Emily Floess is a Masters student in Environmental Engineering and a Graduate Research Assistant in Professor Tami Bond’s research group. Emily’s research directly contributes to the Stored Solar Stove Project, which seeks to find solutions for the Global Cooking Problem.
The problem is this: Nearly half the global population cooks using solid biomass fuels such as wood, charcoal, and dried animal dung. These cooking methods add to household air pollution, and it is estimated that more than 4 million people die annually as a result of the inhalation of the resulting particulate matter.
The solution, as Emily and her team see it, is to create a cooking device that doesn’t need these dirty fuels. They’ve developed a solar stove device they’ve dubbed a Sun Bucket, a silver cylinder that looks a bit like a stock pot and has a flat cooking surface on one side. When set in the focal point of a sun-reflecting dish, molten salt technology will store thermal energy inside the highly insulated, specially coated storage bucket. The prototype weighs approximately 22 lbs when in use, but the team is working a lighter model that will be available to people who have trouble lifting that much weight.
The Sun Bucket can store energy from one charging session for about a day, depending on the duration and intensity of sunlight it was exposed to and the ambient temperature the vessel is surrounded by. With no fuels burned, this form of energy collection creates no harmful particulate matter.
Emily’s primary role in Stored Solar Stove Project is to build a Solar Resource Map that will be used to determine the ideal locations for Sun Bucket use. This map will be made using energy balance calculations she developed and will account for variables such as weather data (cloud cover and ambient temperature) and the physical mechanics of the device (absorption and insulation capacity). The results from her energy balance calculations will be integrated with geographic information to create the resource map, giving researchers insight into the best places to concentrate stored solar stove deployment efforts.
“I was brought on to the project mostly because of my math skills, I think, to help come up with the energy balance calculations,” Emily said, “and I was particularly interested in this project because of its international application. I spent a few years in Liberia working for the Peace Corps, and I love international travel and work.”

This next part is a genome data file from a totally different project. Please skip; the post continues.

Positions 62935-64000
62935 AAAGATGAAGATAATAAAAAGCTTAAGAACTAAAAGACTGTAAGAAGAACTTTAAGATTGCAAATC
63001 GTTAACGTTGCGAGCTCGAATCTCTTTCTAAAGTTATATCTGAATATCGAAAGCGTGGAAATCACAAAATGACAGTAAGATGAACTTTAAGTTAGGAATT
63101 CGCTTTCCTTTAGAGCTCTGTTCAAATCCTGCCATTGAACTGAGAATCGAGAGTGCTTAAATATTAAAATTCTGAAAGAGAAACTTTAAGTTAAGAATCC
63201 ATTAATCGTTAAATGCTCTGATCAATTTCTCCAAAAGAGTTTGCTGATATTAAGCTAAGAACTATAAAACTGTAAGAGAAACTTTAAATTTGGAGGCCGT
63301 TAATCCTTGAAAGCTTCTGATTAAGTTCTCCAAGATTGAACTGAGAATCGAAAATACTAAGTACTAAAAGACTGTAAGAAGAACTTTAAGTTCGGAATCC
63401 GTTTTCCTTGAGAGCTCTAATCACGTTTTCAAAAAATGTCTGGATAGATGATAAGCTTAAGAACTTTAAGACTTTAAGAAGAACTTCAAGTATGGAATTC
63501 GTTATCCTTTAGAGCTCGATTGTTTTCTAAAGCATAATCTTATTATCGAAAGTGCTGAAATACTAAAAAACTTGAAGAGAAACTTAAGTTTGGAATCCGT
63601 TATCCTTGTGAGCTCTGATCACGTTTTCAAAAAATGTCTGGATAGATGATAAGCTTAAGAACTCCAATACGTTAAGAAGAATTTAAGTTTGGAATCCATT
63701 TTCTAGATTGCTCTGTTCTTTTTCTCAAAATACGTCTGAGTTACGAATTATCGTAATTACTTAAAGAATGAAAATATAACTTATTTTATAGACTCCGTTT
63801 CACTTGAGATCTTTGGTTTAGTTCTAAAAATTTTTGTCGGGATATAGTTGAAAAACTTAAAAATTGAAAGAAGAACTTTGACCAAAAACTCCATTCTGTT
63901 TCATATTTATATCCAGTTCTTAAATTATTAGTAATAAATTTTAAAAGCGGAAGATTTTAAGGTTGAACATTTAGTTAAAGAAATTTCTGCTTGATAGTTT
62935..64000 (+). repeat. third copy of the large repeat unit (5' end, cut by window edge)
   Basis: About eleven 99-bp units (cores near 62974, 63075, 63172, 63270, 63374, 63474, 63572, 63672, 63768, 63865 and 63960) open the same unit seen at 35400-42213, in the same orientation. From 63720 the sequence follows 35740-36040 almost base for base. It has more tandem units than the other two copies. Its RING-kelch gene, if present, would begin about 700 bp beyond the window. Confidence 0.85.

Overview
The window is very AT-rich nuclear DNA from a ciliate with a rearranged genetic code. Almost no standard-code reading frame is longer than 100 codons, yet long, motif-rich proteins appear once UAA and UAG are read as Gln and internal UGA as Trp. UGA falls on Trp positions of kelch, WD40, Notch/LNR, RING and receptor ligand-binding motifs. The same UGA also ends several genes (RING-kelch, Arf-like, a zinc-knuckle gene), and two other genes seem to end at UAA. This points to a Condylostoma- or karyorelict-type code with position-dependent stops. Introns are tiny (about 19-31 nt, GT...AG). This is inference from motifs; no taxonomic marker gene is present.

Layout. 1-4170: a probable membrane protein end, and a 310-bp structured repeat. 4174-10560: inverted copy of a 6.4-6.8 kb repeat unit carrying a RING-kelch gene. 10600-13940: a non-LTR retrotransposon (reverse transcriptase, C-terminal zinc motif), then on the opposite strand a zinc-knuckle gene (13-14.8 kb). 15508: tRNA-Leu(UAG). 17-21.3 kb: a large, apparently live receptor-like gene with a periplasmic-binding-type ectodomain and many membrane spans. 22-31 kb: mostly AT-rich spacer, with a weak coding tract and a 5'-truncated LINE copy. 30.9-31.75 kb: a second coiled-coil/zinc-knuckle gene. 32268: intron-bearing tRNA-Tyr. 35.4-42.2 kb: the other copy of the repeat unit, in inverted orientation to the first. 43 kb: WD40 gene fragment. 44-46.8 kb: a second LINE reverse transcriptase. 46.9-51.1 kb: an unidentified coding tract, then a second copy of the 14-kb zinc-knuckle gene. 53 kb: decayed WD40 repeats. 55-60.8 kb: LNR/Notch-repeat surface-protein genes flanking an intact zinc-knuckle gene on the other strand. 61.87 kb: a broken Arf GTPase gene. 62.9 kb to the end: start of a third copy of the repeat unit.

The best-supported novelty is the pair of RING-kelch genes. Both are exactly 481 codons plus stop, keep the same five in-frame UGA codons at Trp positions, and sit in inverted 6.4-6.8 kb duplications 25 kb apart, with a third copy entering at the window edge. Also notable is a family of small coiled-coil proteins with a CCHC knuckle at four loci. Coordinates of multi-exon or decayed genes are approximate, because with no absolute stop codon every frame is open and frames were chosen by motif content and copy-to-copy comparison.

Before joining the Peace Corps, Emily earned a B.S. in Civil Engineering from Illinois, but near the end of her degree, she sensed that her interests were headed toward the environmental realm. This interest, combined with a mathematical talent and global awareness gained through international travel makes her ideal for such an ambitious project.
“There was one child I knew through my time in the Peace Corps in Liberia who coughed a lot,” she said. “I did not realize it at the time, but I would not be surprised if it were from cooking with charcoal.”
Emily’s ability to make these sorts of thoughtful observations helps her make the connection between what goes on in the lab and apply it to the real world.
Application of the technology developed from Stored Solar Stove Project is not only useful internationally, however. Emily and her research group are working with the Navajo Nation in New Mexico, where it is estimated that half of the homes do not have access to gas or electricity for cooking purposes.
“New Mexico is a great place to study the solar stoves because the temperatures are mild and there is a lot of intense sunlight,” she says, “but it does not need to be warm to use the stove. The Sun Buckets still work when it is cold out; they just cannot store the energy for as long because of the more rapid heat loss caused by the cold air.”
One question that may come up when considering a solar cooker is this: What can these things really cook? Of course, if people are going to use them, they need to be able to cook something people want to eat, not just boil water for soup. In an August 2016 excursion to Northern Arizona, the Stored Solar Stove team was able to bake two homemade, medium-thick crust pizzas (1.3 lbs of food) in 55 minutes.
Emily is excited to have found a Masters program that combines so many of her interests, and she says her contribution to iSEE’s Stored Solar Stove project will make a difference.
“I get to apply my math skills, but I also help out in the field with measurements, so I get to see where the numbers come from,” she said. “The map I create will be the first of its kind for this project, and I look forward to getting it out.”
— Lois Yoksoulian, iSEE Graduate Student Communications Intern